Publication Date: November 2021
Publisher: ARTICLE 19

Those who file such suits aim to drain the target’s financial and psychological resources and to chill critical voices. These costly civil lawsuits target journalists, activists, or whistleblowers, in other words, individuals, who are often ill-equipped to defend themselves. As a result, public debate within Spanish society is under threat.

Among the findings of the research:

Over broad legal provisions in the Spanish Penal Code are open to abuse which limits free expression for all

The Spanish Penal Code contains a number of problematic speech-related offences. These include criminal insult and defamation, offences against public officials and public institutions, and revelation of secret information. Despite the fact that the Courts are dismissing prosecutions for defamation and overturning convictions, the very existence of over broad legal provisions leaves them open to abuse,  creating a chilling effect on freedom of expression.

People with power target journalists simply for doing their jobs

The Spanish courts have set out relevant defences the media can use when doing their work. These include defences for ‘reasonable publication’ or ‘public interest’. They have also stated that public officials should tolerate a higher level of criticism than private individuals. Despite this, public officials who mismanage funds still misuse laws on honour, privacy, and reputation to target journalists.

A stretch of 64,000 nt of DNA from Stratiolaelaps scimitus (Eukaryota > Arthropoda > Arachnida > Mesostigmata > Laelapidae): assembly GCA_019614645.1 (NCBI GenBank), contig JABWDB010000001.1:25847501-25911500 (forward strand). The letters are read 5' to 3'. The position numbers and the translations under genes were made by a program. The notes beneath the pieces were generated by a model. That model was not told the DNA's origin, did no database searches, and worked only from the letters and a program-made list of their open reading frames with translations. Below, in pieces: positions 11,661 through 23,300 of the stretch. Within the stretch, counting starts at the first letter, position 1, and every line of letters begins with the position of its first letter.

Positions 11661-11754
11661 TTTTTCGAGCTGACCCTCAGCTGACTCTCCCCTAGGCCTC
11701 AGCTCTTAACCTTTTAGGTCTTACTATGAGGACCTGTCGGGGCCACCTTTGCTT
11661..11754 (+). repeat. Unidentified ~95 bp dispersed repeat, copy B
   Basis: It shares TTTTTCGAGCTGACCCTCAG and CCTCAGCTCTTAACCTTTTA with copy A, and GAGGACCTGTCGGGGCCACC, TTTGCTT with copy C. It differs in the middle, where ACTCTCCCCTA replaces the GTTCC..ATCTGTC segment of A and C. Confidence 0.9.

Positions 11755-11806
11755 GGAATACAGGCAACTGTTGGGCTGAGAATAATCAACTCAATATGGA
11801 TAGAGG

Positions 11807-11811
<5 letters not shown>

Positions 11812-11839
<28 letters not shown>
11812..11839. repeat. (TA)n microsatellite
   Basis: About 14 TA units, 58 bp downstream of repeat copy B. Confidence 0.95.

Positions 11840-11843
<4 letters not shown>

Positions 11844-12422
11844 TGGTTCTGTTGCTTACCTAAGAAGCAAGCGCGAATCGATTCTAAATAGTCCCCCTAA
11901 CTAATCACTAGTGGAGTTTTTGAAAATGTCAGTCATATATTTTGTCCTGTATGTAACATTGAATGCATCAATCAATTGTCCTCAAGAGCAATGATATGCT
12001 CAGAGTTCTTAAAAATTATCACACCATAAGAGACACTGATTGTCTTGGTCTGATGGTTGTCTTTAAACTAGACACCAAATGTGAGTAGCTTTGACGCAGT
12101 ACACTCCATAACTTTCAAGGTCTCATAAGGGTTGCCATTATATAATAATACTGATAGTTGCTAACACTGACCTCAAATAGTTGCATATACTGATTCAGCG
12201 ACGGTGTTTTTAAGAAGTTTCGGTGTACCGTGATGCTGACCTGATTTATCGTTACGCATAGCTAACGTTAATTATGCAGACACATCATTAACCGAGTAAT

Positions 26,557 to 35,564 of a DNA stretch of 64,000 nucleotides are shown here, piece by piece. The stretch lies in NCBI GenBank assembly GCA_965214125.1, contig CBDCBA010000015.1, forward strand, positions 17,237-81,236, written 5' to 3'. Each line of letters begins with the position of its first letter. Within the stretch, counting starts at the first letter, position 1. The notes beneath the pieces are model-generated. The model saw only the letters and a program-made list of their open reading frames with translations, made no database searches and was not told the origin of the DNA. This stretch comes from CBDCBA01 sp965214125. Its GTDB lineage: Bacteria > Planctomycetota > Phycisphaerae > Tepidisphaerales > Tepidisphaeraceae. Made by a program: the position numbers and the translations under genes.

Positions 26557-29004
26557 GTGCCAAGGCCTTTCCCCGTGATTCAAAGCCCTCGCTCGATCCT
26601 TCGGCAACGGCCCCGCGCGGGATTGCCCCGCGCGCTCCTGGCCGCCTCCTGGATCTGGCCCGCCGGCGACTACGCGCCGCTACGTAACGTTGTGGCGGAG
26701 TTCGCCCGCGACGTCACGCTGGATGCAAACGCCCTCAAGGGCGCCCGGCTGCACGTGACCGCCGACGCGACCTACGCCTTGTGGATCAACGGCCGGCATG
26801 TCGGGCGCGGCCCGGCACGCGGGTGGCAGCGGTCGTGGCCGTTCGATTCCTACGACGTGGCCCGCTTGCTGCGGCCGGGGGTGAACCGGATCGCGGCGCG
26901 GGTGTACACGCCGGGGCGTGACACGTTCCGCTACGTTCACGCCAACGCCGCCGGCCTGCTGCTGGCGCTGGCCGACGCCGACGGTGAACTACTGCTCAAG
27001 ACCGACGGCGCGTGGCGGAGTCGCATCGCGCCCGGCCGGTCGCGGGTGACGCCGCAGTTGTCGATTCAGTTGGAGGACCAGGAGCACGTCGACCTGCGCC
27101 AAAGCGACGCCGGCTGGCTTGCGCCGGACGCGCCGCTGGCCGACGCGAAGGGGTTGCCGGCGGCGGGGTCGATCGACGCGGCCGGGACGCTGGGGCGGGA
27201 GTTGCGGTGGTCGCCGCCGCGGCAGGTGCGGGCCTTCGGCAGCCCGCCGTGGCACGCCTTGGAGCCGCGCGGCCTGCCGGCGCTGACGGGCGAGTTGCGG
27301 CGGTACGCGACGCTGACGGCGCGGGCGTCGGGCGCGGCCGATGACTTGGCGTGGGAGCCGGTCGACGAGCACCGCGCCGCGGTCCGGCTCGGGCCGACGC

Criminal prosecutions and abusive civil lawsuits have implications for the financial sustainability of the media

Firstly, many journalists face permanent threats of criminal sanctions simply for doing their work. Secondly, they must bear the costs of legal proceedings.  In addition, they bear the negative consequences of investigations, sometimes for years, until a verdict is reached and regardless of the result of the judicial proceedings.

ARTICLE 19 considers that the Spanish Government should review the laws that limit people’s right to freedom of expression. This will prevent public officials, institutions, and influential individuals from bringing SLAPP cases against journalists and the media.

Tags: SLAPP Spain

The content of this article can be used according to the terms of Creative Commons: Attribution-NonCommercial 4.0 International (CC BY-NC 4.0) . To do so use the the wording "this article was originally published on the Resource Centre on Media Freedom in Europe" including a direct active link to the original article page.